Two weeks following President Biden’s announcement of an executive order aimed at making all new vehicles sold by 2030 electric, we focused our ESG Safeguard platform to take a closer look at an often overlooked part of the EV equation, the supply chain. In response to Biden’s announcements, key players are commiting to tackling the three major challenges faced by electric vehicle makers today; upskilling their workforce, obtaining crucial raw materials, and ramping up mass production of the necessary parts for electric vehicles (EV)

By
Sophia Matellian
|
August 19, 2021

ESG Spotlight: Uncovering the Key Suppliers in the EV Race

Article
ESG Spotlight: Uncovering the Key Suppliers in the EV Race

Two weeks ago, President Biden announced a multi-step strategy and executive order aimed at making half of all new vehicles sold by 2030 electric. We focused our ESG Safeguard platform this week to take a closer look at an often overlooked part of the EV equation, the supply chain. The executive order specifies that the U.S. government will only purchase EVs made in the U.S. by a unionized workforce. In addition to the federal government purchasing requirement, Biden proposed a law that calls for $2,500 in tax credits to consumers who purchase American-made EVs and an additional $2,500 in tax credits to consumers who purchase EVs made by a unionized workforce. However, there are currently no American car manufacturers with a unionized labor force producing EVs. The world’s largest EV manufacturer, Tesla (TSLA), is non-union; which disqualifies them as a potential government supplier and makes their products ineligible for the full proposed tax incentive.

That being said, the three main challenges faced by all car manufacturers in the race to meet these targets are:

  1. Upskilling their workforce to meet this new demand
  2. Obtaining the rare earth materials (REMs)—lithium, cobalt, and nickel for EV batteries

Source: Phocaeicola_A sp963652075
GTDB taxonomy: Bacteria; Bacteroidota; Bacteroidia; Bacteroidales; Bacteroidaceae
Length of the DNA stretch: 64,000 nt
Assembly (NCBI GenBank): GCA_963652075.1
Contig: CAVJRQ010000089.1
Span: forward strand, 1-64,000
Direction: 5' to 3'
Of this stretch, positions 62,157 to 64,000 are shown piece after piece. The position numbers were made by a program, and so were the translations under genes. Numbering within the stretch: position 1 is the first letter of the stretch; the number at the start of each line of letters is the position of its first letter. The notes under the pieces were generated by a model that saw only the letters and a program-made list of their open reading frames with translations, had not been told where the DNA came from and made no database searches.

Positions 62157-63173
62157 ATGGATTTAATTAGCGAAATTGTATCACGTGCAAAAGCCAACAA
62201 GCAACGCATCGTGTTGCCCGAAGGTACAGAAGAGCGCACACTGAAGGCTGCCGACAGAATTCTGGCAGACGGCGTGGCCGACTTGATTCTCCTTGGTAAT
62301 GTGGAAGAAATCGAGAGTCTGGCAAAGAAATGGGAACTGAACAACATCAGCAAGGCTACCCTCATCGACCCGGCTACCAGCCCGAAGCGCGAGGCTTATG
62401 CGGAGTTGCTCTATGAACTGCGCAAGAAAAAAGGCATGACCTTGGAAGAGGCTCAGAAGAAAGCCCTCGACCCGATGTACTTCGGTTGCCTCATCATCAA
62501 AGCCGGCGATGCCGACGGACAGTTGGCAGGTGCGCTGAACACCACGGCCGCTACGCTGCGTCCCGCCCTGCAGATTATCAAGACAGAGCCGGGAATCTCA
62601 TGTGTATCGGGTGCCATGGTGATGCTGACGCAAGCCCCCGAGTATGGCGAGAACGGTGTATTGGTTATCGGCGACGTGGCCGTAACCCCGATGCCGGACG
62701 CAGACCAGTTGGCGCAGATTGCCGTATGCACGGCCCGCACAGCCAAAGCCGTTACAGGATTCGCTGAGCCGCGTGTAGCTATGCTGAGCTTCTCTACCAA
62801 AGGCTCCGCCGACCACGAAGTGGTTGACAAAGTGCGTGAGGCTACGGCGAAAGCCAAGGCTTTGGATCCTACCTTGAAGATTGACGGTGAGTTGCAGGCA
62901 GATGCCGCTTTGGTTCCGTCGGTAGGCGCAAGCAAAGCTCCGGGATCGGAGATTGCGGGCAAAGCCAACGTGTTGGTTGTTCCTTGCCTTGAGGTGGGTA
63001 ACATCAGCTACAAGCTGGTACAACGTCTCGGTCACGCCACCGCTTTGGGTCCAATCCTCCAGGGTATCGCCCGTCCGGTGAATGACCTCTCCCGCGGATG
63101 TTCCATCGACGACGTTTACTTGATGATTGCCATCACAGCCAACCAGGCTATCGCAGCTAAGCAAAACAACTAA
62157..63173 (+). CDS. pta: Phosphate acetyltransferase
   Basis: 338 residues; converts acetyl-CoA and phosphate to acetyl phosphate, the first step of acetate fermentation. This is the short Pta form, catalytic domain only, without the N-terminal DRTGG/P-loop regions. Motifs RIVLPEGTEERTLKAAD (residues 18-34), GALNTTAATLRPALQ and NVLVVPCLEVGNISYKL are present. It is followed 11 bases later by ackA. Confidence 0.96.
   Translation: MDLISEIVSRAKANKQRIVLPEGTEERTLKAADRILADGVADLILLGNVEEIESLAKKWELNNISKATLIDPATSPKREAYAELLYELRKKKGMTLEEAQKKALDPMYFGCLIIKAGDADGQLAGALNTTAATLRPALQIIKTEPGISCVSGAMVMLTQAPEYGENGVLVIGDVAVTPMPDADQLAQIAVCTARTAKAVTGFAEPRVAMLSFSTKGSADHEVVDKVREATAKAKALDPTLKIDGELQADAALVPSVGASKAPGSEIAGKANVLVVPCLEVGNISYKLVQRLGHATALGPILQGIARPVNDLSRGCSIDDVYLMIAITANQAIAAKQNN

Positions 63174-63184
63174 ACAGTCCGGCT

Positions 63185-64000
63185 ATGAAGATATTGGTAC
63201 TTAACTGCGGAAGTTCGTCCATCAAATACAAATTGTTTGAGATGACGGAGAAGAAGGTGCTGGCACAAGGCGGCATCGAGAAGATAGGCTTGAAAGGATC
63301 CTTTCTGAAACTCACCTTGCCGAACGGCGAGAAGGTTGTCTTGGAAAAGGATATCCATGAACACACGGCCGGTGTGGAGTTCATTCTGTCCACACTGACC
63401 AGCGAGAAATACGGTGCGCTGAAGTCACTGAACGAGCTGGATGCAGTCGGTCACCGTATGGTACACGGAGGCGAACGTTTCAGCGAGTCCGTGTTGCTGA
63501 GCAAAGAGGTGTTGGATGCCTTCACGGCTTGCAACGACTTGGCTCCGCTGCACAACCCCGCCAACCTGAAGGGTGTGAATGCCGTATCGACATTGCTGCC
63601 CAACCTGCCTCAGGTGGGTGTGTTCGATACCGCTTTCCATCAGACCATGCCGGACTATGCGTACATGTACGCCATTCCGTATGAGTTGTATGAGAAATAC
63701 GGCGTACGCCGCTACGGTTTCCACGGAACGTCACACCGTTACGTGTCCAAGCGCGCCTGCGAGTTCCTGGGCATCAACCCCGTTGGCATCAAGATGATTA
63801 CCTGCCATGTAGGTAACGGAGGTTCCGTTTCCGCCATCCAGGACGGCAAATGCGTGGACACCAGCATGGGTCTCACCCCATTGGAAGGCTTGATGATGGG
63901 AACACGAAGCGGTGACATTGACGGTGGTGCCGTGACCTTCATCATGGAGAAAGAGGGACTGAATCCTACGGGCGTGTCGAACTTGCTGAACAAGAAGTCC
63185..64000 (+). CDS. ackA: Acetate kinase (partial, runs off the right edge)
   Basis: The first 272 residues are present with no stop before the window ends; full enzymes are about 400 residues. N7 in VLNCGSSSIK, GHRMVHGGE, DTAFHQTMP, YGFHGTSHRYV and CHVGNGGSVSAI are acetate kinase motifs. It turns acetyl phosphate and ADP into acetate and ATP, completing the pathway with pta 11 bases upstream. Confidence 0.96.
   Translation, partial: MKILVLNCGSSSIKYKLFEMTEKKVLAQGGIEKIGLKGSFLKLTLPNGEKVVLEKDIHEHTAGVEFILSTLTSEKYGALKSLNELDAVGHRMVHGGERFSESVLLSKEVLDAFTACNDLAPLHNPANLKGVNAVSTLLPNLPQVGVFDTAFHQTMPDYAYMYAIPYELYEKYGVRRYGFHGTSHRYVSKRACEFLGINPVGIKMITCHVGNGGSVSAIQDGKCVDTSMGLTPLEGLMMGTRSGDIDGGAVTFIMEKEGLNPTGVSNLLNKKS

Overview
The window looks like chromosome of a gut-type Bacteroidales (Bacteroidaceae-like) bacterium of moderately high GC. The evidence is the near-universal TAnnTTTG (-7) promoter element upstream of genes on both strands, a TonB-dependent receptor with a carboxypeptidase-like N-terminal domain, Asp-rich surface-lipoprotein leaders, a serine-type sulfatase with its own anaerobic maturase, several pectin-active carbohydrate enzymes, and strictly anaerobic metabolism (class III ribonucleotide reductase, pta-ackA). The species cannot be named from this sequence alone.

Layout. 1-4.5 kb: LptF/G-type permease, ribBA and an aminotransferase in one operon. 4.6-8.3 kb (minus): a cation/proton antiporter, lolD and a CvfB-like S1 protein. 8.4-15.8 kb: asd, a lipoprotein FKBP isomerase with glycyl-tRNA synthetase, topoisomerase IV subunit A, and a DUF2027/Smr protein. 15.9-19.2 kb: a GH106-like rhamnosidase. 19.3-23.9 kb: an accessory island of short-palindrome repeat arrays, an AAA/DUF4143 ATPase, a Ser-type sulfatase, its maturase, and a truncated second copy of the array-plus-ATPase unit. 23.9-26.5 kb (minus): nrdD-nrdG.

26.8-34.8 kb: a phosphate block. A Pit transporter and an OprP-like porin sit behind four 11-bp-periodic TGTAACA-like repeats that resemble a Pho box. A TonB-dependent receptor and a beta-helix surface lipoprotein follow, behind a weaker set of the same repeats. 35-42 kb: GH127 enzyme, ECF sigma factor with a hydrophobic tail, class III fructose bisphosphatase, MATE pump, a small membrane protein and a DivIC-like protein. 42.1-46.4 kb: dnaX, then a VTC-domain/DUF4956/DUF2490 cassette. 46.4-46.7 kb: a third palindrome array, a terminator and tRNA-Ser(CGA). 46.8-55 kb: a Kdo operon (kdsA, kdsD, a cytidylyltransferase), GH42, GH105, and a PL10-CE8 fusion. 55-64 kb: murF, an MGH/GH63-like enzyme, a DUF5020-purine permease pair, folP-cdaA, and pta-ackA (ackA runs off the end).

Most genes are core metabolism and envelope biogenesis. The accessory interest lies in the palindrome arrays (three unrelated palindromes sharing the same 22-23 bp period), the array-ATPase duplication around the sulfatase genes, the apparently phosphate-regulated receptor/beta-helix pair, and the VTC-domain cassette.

3. Achieving mass production of parts that meet the performance standards of these newly designed vehicles

While using data from our ESG Safeguard platform, we identified companies that are charging ahead to meet these challenges and help achieve 'our shared environmental goals.'

ESG Safeguard Platform: Environmental Mentions & Sentiment, Automobiles & Components Industry, Past 90 Days

Honda (HMC)

Honda responded to the Biden Administration’s call to action by committing to training their workforce and investing in the transition to EVs. Prior to this, Honda had already made their own strides towards sustainability in 2019. In conjunction with BMW, Ford, Volkswagen, and Volvo, Honda committed to developing new vehicle greenhouse gas emission standards with the state of California. According to the January 2021 US EPA Automotive Trends Report they are “America's most fuel-efficient, low-emissions full-line automaker”. However, they recognize that low emissions is not enough to save the planet. In April, Honda committed itself to be carbon neutral by 2050 with intermittent goals to increase their sales of battery-electric and fuel cell EVs from 40% in 2030, 80% in 2035, and finally to 100% by 2040.